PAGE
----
Awakened Journey

Is enlightenment the end of the journey or just the beginning? This may seem like an odd question. After all, one often hears the phrase “attaining enlightenment” as if this was some final goal. Shakyamuni Buddha realized that the cause of his suffering was his ignorance. His self centered views and desires were hiding the truth of the world around him. This was his enlightenment. Thus began his journey to experience this truth.

For the next forty five years the Buddha traveled throughout India sharing the teachings. He was not a prophet. The teachings were not a divine revelation. They were his realizations as to the cause of suffering and how to overcome this suffering. The Buddha never regarded the teachings as his creation. After all, this truth existed before his birth and would continue after his death. It did not belong to him. This truth was universal.

Shakyamuni Buddha did not consider himself superior in any way to other people. He stressed that every person could become enlightened. For this reason he considered all of life to be his teacher. Life is constantly changing. Cause and effect, or karma, is why things are the way they are now.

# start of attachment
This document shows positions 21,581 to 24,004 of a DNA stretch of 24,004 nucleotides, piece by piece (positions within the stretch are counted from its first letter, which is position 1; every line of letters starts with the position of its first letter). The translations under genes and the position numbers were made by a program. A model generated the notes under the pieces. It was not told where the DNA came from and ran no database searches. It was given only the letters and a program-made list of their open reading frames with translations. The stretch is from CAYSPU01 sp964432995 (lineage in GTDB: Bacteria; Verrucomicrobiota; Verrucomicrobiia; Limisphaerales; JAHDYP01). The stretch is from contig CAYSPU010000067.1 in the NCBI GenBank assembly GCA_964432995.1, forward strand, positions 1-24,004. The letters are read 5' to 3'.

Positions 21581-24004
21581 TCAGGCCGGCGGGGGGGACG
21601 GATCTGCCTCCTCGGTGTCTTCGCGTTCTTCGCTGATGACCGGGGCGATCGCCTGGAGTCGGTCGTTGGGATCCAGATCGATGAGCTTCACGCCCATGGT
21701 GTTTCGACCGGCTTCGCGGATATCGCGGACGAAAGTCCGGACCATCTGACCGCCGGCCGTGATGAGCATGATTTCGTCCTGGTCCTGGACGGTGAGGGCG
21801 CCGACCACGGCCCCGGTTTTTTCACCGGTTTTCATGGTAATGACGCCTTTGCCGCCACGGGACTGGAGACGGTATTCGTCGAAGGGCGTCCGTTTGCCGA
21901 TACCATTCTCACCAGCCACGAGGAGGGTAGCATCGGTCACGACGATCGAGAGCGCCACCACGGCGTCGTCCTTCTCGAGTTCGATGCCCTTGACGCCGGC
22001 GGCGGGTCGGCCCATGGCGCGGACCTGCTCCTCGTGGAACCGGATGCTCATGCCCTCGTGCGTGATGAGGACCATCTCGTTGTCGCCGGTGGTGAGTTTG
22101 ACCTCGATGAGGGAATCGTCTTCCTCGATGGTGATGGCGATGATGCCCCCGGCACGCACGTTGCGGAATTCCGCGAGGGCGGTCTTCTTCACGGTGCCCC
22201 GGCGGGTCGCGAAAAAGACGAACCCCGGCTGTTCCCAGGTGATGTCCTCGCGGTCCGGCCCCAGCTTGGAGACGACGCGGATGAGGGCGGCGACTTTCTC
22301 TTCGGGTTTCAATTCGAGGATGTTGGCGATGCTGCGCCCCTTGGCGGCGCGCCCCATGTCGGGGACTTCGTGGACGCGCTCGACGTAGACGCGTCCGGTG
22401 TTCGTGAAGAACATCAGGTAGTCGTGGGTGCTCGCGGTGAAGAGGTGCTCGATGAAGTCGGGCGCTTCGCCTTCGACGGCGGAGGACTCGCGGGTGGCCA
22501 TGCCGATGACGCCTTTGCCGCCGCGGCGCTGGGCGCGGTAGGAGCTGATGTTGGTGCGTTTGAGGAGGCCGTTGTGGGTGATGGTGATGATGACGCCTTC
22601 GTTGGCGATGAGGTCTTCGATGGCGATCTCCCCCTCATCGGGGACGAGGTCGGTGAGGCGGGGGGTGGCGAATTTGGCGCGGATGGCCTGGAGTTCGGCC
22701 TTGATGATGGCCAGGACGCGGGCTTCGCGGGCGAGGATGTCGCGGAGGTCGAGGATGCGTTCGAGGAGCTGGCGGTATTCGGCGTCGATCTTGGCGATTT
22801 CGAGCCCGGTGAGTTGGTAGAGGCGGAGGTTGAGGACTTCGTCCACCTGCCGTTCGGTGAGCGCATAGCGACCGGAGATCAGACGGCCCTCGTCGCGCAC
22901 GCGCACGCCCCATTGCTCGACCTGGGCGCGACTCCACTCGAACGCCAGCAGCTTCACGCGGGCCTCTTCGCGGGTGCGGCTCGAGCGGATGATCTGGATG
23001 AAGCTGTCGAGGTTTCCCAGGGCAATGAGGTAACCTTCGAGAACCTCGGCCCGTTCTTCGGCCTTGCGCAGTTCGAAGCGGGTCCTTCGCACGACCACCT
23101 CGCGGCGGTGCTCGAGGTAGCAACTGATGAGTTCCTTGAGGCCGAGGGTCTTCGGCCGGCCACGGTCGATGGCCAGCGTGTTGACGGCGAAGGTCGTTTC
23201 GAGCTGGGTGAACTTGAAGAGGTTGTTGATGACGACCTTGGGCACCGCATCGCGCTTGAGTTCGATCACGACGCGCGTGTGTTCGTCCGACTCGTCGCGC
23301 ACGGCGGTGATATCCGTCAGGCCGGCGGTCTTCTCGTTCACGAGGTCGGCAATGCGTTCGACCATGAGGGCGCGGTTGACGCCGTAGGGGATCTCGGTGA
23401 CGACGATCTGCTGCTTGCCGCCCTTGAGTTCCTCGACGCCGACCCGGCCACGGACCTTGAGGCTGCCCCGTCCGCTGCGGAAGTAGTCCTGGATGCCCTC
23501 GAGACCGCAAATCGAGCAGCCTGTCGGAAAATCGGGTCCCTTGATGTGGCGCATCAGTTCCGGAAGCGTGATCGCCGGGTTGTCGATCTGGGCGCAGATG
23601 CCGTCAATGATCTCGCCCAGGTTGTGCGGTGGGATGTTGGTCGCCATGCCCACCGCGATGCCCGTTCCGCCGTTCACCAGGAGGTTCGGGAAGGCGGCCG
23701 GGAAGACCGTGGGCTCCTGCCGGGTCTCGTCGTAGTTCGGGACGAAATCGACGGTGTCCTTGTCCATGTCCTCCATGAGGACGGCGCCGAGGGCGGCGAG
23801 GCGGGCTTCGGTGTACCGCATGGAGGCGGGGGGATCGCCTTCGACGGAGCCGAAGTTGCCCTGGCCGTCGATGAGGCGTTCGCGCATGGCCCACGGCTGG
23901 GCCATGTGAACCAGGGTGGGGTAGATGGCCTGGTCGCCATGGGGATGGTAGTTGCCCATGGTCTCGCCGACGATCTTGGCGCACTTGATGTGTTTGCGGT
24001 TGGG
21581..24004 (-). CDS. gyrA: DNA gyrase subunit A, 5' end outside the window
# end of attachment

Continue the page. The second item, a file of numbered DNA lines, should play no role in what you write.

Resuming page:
Unlike many other spiritual paths, Buddhism does not have a specific “holy book.” The core teaching is the Four Noble Truths and the Eightfold Path. The Buddha presented these at his first sermon after his enlightenment. Simply stated the Four Noble truths are: all life has suffering, the cause of this suffering is our ignorance, this suffering can be overcome and the way to overcome is the Eightfold Path. The Eightfold Path deals with eight areas of conduct and how an enlightened person would live. Unlike commandments, the Eightfold Path does not say what you must or must not do. The sutras contain the vast body of the Buddhadharma. These are a compilation of talks Buddha gave to various individuals and groups. The sutras were compiled after Buddha’s death. In this way they are similar to the gospels in Christianity. Another collection of teachings is the Dhammapada, a presentation of the Buddhadharma applied to everyday situations.

Buddhism invites questioning. “Do not believe something just because the minister says it. Only believe a teaching when you can experience its truth for yourself.” This search for personal truth is the essence of Buddhism. We must constantly ask, “Who am I?”

Life is dynamic. Change is constant. You are not the same person you were yesterday, much less one year or five years ago. We confuse our thoughts, feelings, wishes, actions and experiences with our true self. None of these, however, is permanent. They change with every moment. Become fully aware of this moment. Strip away your attachment to the past. Do not cling to your joys or sorrows. Experience anew your personal truth. Travel life’s journey awakened.

For more information about Buddhism, or meditation in Kenosha, contact me at